Friday, 31 January 2014

Breaking Bad:
A few more notes in passing

The Temptation of St Anthony by David Teniers, the Younger c 1645

All stories, however 'realistic', are driven by the motor of myth, that is to say by a mechanism of associations that provides a passing view of experiences beyond the immediate story. These myths follow certain formal patterns that we sometimes refer to by names such as genre. I don't mean exactly what Barthes does in Mythologies, but that too when all is said and done: the Marxist along with the Freudian and its variations.

In so far as we follow certain protagonists we travel with them on a journey through a universe that has its own genre rules. Incidents assume significance either because we know the rules already or because we can relate the new rules, as we come across them, to the shadows of other rules that we recall from other situations.

One of the salient features of Breaking Bad is that it operates by several rules at the same time. From Tarantino through the Coen Brothers we have become accustomed to a series of interpenetrations where broad comedy, subtle psychological nuance, direct violence, and even horror, are presented, sometimes in succession, sometimes simultaneously, in ironic, semi-detached terms.

We tend to refer to such works as examples of postmodernism if only because we understand that irony is an important element in them and that our normal categories, including those we consider most solemn, are being treated in a playful manner. The first effect of postmodernism then is an apparent removal of substance if only because we associate substance with the known, that is to say we supply our own learned backlog of depth to help us navigate. It is harder to navigate the postmodern journey.

The second effect, and I don't want to investigate this line further now because we still haven't finished watching, is that, having grown accustomed to the manner of shifting perspectives and story levels - the playfulness - we are left with a sense that there is in fact something intensely serious going on and that  such seriousness is, after all, to do with us. That is the mythic level.

Given that, I want to note three almost random items, for my own sake as a kind of memo so I can think about it later and maybe return to the themes. All three are symbols of sorts.

1. Desert. 
The visions of the Desert Fathers have been depicted by various Flemish and Italian artists. The mind is prone to fantastical demons and temptations. This is partly because of solitude, partly because of sensory deprivation, and partly because of the intense pursuit of an ascetic ideal. The New Mexico desert is the image we keep returning to in Breaking Bad. It is a place of death and isolation and evil. It is ascetic and it does produce demons.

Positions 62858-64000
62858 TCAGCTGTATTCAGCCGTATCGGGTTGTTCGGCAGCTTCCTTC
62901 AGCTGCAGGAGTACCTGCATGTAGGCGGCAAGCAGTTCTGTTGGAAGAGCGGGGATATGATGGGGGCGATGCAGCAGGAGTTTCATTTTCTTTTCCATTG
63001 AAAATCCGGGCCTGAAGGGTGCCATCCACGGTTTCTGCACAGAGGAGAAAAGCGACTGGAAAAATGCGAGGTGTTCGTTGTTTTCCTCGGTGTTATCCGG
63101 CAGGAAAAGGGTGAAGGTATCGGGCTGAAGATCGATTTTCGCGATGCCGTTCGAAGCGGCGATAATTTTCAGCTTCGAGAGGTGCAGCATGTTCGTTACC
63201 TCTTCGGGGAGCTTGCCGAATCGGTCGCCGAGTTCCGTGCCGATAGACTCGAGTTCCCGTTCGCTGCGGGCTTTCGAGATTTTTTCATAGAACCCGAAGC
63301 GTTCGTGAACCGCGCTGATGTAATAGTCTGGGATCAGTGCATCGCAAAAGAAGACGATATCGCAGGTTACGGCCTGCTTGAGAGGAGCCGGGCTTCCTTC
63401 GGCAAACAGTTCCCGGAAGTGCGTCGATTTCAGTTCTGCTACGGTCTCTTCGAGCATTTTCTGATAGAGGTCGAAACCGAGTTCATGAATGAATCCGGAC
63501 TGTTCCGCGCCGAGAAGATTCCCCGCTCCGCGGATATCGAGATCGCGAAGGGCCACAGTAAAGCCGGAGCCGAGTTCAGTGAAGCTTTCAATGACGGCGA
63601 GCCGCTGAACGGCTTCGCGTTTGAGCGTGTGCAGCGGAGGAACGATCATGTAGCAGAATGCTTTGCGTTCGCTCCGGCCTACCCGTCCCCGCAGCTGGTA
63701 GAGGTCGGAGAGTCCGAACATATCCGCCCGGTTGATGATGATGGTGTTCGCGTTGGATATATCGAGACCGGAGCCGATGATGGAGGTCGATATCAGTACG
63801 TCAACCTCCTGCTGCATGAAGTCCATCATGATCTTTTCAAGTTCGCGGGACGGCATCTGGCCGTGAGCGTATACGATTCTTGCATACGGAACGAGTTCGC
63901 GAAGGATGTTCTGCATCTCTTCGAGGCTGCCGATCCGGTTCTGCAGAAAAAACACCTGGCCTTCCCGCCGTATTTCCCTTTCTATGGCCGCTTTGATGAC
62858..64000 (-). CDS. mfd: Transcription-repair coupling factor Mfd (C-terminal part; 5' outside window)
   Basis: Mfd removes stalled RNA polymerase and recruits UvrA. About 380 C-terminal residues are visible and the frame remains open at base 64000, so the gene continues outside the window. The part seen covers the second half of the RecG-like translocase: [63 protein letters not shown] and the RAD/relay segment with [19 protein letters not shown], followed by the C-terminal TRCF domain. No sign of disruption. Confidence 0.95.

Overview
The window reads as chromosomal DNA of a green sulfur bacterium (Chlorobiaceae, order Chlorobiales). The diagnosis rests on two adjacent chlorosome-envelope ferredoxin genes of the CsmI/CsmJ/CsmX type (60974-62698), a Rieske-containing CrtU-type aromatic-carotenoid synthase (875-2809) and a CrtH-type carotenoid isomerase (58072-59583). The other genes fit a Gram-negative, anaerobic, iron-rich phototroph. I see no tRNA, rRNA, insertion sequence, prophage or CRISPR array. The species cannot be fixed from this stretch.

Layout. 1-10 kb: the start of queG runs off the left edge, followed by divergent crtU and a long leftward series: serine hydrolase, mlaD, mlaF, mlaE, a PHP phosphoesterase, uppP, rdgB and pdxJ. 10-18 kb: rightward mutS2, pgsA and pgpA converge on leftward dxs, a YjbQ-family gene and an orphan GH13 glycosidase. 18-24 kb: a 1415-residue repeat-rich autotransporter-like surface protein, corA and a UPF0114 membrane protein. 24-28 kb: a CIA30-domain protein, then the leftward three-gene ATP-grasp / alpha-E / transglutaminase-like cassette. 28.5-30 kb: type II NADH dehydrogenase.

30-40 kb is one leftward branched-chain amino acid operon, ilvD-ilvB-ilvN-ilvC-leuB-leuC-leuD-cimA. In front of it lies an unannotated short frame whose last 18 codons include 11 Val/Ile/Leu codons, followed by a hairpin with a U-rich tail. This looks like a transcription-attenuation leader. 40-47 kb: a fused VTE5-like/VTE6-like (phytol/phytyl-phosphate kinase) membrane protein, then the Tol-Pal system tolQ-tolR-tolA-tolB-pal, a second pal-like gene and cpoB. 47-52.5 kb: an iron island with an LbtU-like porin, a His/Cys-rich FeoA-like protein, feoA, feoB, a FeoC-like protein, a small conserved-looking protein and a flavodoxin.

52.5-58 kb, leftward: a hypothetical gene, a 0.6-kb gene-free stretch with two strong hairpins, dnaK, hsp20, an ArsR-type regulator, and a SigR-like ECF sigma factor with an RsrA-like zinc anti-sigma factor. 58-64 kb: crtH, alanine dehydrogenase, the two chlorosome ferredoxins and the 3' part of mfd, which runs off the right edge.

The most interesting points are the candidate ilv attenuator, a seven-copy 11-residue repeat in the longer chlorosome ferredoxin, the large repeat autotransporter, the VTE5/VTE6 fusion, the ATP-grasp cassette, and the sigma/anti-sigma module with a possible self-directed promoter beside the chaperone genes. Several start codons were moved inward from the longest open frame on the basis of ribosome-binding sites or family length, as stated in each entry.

2. Disability 
Walter's son is disabled from birth. Walter is disabled by his character's inability to assert his own identity and, more crucially, by cancer. Hank is disabled by shooting. Jesse is beaten up more than once. All the male characters are reduced in their capacity for action. The irony is that the more Walter seems to be reduced the more transgressive and more active he becomes. 
3. Demons 
Demons specifically from Mexico. I doubt whether Breaking Bad is an advertisement for Mexican tourism. Granted we have heard of the highway of death, of drugs barons, of gang warfare and decapitations, but the demons that emerge from this Mexico of the enhanced imagination have a metaphysical quality. Tuco, the two brothers killed by Hank, and all the other stony-faced maniacs and killers offer a dimensionless depth that is pure myth.

One myth that constantly comes to mind is that of Faust who makes a pact with the devil and is finally dragged down to hell. Walter's pact is not quite so clear cut, nor does he desire infinite power, not at the beginning anyway, but he does have a Faustian gift. Eliot's Fisher King, crippled by a magical wound, also fits the bill in some respects. These myths are not monolithic or exclusive; they play in and out of any narrative along with other equally potent myths.

The myth mechanism - the engine - is a compound. The playing out of any single myth in contemporary terms would be banal and reductive. Interplay demands complexity and unpredictability of detail. Of Walter's final destination we are in no doubt but how he gets there is constantly surprising.

All this fits into the reading whereby masculinity and its problematic role in an insitutionalised and domesticated world is the main dynamic.

Heisenberg is no joke. Heisenberg has genius and agency. His potential is Faustian, Promethean even! But this is the early twenty-first century. This is postmodernity. The future, as has long been claimed, is female. There are no Clint Eastwoods left. There is irony, subservience, and more irony. And Heisenberg.

Yo bitch! as Jesse tends to say.


Phil Simmons said...

This is brilliant, George - an excellent analysis of a contemporary artistic phenomenon in the context of what Eliot would doubtless have called The Tradition. I can see Canetti's "Crowds and Power" as an element in your scrutiny.

Liam Murphy said...

The most tragic element of Breaking Bad is the shift from the pursuit of money as an heroic, selfless act of fathering, to a grotesque pursuit of money for its own sake and the incidental frissons of power and excitement it brings to Walt (Heisenberg). What Breaking Bad succeeds in doing is juxtaposing competing moralities from as wide a spectrum as could be imagined in a single tale. It references Tarantino and Coen Bros stylistically, but warrants their tropes more convincingly in a storyline that befits the methods used perfectly... Five stars!